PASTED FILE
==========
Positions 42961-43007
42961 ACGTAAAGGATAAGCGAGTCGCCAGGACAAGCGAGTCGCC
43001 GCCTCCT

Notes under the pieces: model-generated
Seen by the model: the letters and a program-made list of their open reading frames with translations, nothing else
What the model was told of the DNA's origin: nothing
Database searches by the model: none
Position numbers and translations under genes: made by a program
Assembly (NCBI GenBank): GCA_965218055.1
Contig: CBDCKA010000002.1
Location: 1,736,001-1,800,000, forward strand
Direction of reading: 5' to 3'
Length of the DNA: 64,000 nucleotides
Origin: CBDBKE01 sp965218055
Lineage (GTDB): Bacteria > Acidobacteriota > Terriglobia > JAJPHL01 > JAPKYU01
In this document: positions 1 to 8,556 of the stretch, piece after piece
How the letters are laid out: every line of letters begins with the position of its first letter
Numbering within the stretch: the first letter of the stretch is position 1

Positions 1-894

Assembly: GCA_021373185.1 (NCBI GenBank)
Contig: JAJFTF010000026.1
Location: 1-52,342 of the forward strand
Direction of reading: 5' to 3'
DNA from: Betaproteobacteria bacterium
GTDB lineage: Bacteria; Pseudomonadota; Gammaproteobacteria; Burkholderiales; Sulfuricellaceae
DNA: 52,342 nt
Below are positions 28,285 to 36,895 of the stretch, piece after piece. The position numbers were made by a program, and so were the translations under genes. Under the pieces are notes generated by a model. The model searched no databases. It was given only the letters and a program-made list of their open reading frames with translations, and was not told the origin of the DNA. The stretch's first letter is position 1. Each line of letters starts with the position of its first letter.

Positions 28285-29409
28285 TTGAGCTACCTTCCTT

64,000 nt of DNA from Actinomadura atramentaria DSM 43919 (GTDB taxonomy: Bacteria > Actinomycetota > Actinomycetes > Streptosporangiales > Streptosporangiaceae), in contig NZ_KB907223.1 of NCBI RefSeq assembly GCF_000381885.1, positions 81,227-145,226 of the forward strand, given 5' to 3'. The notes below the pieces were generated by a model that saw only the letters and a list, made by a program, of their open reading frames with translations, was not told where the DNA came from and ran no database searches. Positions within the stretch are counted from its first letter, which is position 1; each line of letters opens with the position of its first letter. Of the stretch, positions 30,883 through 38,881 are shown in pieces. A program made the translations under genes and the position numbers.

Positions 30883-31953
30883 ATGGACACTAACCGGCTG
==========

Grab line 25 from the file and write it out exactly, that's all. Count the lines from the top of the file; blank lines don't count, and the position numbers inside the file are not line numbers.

GTDB lineage: Bacteria; Pseudomonadota; Gammaproteobacteria; Burkholderiales; Sulfuricellaceae